Over the holidays, our family visited Monticello, the home of Thomas Jefferson, in Charlottesville, Virginia. Jefferson was a great innovator and enjoyed developing new designs that would improve the functionality of his home. One idea that fascinated him was an alcove bed, and when Jefferson redesigned Monticello in 1790, he designed a special alcove bed for his bed chamber. Here is Jefferson’s alcove bed at Monticello:
Jefferson’s bed was different from many alcove beds that are pushed up against a wall. For convenience, Jefferson’s bed was open on both sides. Jefferson liked that his particular design offered access to his office on one side of the bed and his bed chamber on the other.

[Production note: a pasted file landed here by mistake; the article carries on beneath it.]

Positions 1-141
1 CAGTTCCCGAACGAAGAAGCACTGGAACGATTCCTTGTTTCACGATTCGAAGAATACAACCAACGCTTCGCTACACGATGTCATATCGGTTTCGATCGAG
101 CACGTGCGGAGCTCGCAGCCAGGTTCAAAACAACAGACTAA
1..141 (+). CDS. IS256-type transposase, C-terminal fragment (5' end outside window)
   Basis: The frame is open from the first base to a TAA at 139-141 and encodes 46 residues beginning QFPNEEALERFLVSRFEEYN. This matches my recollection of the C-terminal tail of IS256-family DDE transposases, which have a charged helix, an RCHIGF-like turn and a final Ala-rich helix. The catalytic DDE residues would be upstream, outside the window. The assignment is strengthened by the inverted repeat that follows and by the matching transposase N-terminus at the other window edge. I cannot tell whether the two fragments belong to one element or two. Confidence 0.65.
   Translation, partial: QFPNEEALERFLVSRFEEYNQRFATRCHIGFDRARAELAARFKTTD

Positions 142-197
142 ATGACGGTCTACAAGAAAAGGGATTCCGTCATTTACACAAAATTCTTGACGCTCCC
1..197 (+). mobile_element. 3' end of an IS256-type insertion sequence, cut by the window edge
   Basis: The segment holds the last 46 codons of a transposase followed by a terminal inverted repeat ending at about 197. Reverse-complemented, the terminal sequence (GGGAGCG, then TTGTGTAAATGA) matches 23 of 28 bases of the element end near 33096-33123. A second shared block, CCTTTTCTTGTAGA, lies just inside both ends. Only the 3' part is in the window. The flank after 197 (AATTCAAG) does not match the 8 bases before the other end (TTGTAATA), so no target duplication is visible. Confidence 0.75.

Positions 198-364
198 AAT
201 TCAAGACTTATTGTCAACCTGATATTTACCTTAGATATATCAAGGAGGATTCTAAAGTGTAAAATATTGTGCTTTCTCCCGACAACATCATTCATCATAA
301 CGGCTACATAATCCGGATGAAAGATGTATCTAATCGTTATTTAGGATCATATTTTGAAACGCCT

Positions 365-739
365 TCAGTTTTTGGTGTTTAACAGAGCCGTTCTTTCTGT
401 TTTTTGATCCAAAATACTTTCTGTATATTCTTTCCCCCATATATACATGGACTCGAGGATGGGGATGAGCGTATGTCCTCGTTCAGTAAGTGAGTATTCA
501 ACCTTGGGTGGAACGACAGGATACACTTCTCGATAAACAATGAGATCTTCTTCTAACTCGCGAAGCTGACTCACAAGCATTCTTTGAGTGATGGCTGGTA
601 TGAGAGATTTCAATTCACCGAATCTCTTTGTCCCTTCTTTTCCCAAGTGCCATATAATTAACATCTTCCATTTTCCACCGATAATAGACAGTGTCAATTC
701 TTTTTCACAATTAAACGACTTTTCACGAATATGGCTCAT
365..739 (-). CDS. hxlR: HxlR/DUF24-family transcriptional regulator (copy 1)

Alcove beds tend to be cozy-looking nooks; many can be closed off by curtains for privacy. They are also space savers, adding usable square footage to the bedroom.
Here are some modern versions of the alcove bed, inspired by Jefferson’s design:
Alcove beds are a great way to utilize the awkward space in a room with a sloped ceiling as shown in the three photos below:
A few more cozy, space-saving nooks:
Alcove beds add an element of fun to a child’s room. They can have drawers underneath for hidden storage and bookshelves built around the bed. They provide a child with a private and special space that is perfect for dreaming and reading:
Alcove beds work well as doubles in guest rooms, giving visitors privacy and leaving open space in the room for lounging:
These beds are perfect for bunk rooms too:
I think Thomas Jefferson had a wonderful idea, don’t you?